So can I trust Human Rights Watch? This international, non-governmental organization? I have no idea. They've been criticized for being too ingrained with US foreign policy, for not accurately reporting on human rights violations by relying too much on civilian eye-witness accounts and discounting military or government accounts, for being biased against Israel, for being biased for Israel, you name it. Their take on the recent Gaza conflict is that it was a "calculated killing of protestors" and that there should be a UN investigation, and that the US is being hypocritical in blocking this investigation against Israel when they're calling for investigation and intervention in Syria and Myanmar. That all sounds rational, logical to me, but I have to hesitate before I believe it. I just want to know why these people died. I just want access to the facts.

I spent about three hours today picking golf balls from the driving range, cleaning them, putting them into bags three by three, returning them to the clubhouse to be purchased and dumped and whacked back out onto the range again. Golf balls are approximately the exact size of those what's-it-called, those zen ringy balls that were popular for a hot moment in the early 2000s. They have different balls for the driving range than for regular play, supposedly they're softer, more absorbent of force and thus don't travel as far, are not as easily lost, are more easily controlled, less prone to being launched over the protective netting and into traffic. There are also balls that are labeled for use by women, but for the life of me I can't figure out what this is supposed to mean. Are they... easier? Smaller, to travel further, or larger to make better contact? Heavier for more control, lighter for more distance? Harder for better transference of kinetic energy from club to ball? Softer so they're easier to add spin? Is it just marketing, is it all marketing, is everything marketing?

I work at a golf course because I'm an English teacher who doesn't know if he'll be teaching in the fall and even if I am it's not for enough money, so I need a summer job to make ends meet, and I'm so sick of customer service that I opted for working outside, in the sun, in the fresh air, performing rote, near mindless physical labor for barely above minimum wage. I have two master's degrees and I'm answering to more experienced high school students, or I would if they had any semblance of responsibility or ambition, but they are providing me with some clarity. They forget to do the basic tasks of the job more often than one would think would be continually employable, and they revel in minor rebellious acts like chewing tobacco and hitting driving range balls up the number one fairway, and their time is worth the same as my time. They have access to the same facts that I have access to. They are almost all there for the free golf. It costs $44 to play 18 holes on this course. I don't spend that much per day to feed myself, my wife, and my four pets combined, usually. That's a lot of money for a few hours of entertainment. And I get to do it for free. When I applied for the job they asked me two questions. Will you show up to work, and do you golf. Because they knew the job doesn't pay. Mostly what they pay you in is golf.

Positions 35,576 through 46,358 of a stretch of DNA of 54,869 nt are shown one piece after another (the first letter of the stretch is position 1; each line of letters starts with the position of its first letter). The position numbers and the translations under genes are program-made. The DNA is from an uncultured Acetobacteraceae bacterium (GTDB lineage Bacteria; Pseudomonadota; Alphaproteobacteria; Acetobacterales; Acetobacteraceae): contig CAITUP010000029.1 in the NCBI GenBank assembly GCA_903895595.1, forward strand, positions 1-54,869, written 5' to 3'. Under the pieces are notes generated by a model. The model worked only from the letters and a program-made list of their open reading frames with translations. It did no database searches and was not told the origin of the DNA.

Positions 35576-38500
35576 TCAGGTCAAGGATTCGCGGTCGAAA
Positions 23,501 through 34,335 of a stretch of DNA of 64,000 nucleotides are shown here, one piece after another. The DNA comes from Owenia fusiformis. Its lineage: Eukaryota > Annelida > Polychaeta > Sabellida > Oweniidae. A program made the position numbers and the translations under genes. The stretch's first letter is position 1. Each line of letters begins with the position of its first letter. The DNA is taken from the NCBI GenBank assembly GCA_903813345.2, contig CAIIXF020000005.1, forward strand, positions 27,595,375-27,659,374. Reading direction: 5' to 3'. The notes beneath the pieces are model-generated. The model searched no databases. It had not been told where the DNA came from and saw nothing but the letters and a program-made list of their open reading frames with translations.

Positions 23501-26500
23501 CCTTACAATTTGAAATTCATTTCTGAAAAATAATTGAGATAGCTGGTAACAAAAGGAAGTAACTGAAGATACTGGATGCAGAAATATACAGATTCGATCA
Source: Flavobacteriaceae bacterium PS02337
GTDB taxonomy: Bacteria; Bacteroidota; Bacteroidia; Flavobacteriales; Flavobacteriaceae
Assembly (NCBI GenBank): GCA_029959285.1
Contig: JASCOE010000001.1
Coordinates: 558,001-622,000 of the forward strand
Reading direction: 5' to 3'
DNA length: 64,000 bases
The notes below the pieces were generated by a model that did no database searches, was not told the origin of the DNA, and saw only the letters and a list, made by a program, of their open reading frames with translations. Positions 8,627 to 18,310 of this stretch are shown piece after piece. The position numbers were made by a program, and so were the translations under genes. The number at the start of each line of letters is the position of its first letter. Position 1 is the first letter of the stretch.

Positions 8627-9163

Today after work I stopped at Goodwill and I found a golf bag for $10 and three irons and a putter, which means I now have seven clubs in total, which is more than enough. Now I can golf free, too. Collect all my benefits, instead of just the perks of next to zero customer interaction and the whiling away of hours spinning golf balls in my hand.